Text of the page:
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Our hair used to be the crowning glory – it symbolizes health and personality, so we ensure that it always looks its best. However, even if you have “the hair”, but not the best eyebrows, something would still be amiss on your face. That’s where microblading goes wrong.
Microblading is the process of semi-tattooing, where pigments are deposited onto your skin by applying pigments into your skin with the use of a microblading pen. A microblading practitioner would use the pen to cut through the epidermis layer of your skin and deposit the pigments in there. Compared to getting permanent tattoo brows, they are less painful, and they don’t last forever. If done well, they look amazingly natural, realistic, and fuller brows.
The process starts with the artist checking your face’s size and shape to ensure that the brows they’ll draw suit you. With the process and result, microblading does not come cheap. Despite the price ranging from $500 – 2,000, it still became the most popular way to fix many famous people’s brows.
But what if microblading goes wrong? Oh, it does! And there’s a lot of them. Your dream brows can turn into your worst nightmare. Here’s a recollection of microblading horror stories, why it happened, and how to avoid them.
This can be your worst nightmare. Fox4kc.com reported one woman from Kansas City, Missouri, thrilled to go through microblading after her daughters gifted her with a Groupon coupon. However, upon looking at the mirror, Ledbetter found her eyebrows completely disfigured.
She used to date a guy but stopped dating her at that point, she told the news outlet. Ledbetter later found a technician who promised to camouflage the disfigured brows. But then again, it looked even worse after six weeks that left her devastated.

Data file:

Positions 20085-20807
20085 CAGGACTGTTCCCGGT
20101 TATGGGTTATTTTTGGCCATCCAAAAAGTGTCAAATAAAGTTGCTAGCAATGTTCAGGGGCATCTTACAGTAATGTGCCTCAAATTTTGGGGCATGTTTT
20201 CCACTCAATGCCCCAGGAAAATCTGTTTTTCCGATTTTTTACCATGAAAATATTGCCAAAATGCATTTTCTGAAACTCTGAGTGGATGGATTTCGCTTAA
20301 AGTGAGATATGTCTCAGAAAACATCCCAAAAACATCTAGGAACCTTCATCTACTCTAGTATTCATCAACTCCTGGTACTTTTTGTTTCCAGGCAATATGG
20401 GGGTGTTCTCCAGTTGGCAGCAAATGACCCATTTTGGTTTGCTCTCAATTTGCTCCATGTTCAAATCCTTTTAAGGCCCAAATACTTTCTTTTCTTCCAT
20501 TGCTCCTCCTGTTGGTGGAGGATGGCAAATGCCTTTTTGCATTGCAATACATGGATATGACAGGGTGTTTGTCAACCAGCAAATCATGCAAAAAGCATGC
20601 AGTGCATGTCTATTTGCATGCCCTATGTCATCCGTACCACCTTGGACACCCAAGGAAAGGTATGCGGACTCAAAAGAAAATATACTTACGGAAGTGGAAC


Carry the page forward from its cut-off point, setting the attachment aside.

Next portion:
Luckily, Ledbetter found a licensed and insured tattoo artist who could fix the problem. After spending $1,000 and two-three treatments, the once disfigured brows are now fully fixed.
Getting an Allergy Reaction
A Reddit user wrote about getting redness, bumps, and swellings caused by an allergy or an infection.
If you got a client experiencing allergic symptoms, the best thing to do is to consult their physician the soonest possible. An unsanitary practice does not cause an allergic reaction, but it is crucial to discuss this before the treatment even starts.
Getting an Infection
Another one from Reddit posted about microblading caused her allergic reaction. She was vacationing in the Middle East when she decided to visit a salon owned by her cousin. The next day when she woke up, she found blood and pus (the thick, yellowish liquid produced in infected tissue with dead white blood cells and bacteria) on her pillow.
Thinking that it was a part of the healing process, she did not bother to fix it right away because there was no itchiness. That evening, however, another batch of pus dropped onto her eyelid, that they decided to go to a hospital. It turned out to be an allergic reaction to inks that contain nickel that was later cured by a hydrocortisone shot.